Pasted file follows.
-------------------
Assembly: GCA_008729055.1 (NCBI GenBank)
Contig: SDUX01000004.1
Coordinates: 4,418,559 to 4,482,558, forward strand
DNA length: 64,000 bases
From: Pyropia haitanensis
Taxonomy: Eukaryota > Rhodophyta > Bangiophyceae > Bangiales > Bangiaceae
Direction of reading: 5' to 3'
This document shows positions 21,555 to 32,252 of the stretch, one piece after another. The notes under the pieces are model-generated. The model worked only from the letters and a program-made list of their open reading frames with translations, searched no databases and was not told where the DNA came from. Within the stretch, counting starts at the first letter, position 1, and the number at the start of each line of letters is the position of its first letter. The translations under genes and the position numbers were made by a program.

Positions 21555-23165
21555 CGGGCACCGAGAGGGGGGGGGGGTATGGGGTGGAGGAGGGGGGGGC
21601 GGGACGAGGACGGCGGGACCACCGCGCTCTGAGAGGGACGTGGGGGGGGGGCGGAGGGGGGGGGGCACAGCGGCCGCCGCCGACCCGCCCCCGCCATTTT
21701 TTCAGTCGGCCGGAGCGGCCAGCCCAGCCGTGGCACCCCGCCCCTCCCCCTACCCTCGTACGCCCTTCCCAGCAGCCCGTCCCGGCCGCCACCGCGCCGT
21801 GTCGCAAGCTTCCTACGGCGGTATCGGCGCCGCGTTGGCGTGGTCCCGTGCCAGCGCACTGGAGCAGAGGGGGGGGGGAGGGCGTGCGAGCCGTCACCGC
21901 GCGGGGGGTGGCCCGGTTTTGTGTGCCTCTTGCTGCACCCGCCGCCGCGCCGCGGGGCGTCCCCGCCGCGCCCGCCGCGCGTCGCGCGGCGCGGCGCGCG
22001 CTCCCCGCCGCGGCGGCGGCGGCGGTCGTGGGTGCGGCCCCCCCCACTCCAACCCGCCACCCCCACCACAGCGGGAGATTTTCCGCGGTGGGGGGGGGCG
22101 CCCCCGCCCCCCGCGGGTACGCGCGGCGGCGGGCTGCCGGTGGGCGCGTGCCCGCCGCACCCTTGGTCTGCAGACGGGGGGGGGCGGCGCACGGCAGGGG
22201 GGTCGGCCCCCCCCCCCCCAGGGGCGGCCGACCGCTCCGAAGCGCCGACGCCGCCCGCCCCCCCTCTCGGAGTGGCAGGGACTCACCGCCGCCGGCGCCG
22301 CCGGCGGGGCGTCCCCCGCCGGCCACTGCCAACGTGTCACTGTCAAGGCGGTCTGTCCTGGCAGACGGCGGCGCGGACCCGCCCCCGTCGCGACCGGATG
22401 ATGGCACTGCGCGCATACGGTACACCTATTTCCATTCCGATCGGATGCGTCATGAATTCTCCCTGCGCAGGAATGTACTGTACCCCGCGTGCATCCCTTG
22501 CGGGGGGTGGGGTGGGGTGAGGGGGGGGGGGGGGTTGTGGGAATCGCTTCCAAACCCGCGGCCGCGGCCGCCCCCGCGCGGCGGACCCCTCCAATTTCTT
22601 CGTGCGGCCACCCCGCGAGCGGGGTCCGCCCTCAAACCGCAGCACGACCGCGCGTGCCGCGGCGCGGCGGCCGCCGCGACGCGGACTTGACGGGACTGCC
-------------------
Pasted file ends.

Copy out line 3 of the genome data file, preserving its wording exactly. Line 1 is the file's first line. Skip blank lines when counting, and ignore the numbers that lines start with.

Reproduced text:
Coordinates: 4,418,559 to 4,482,558, forward strand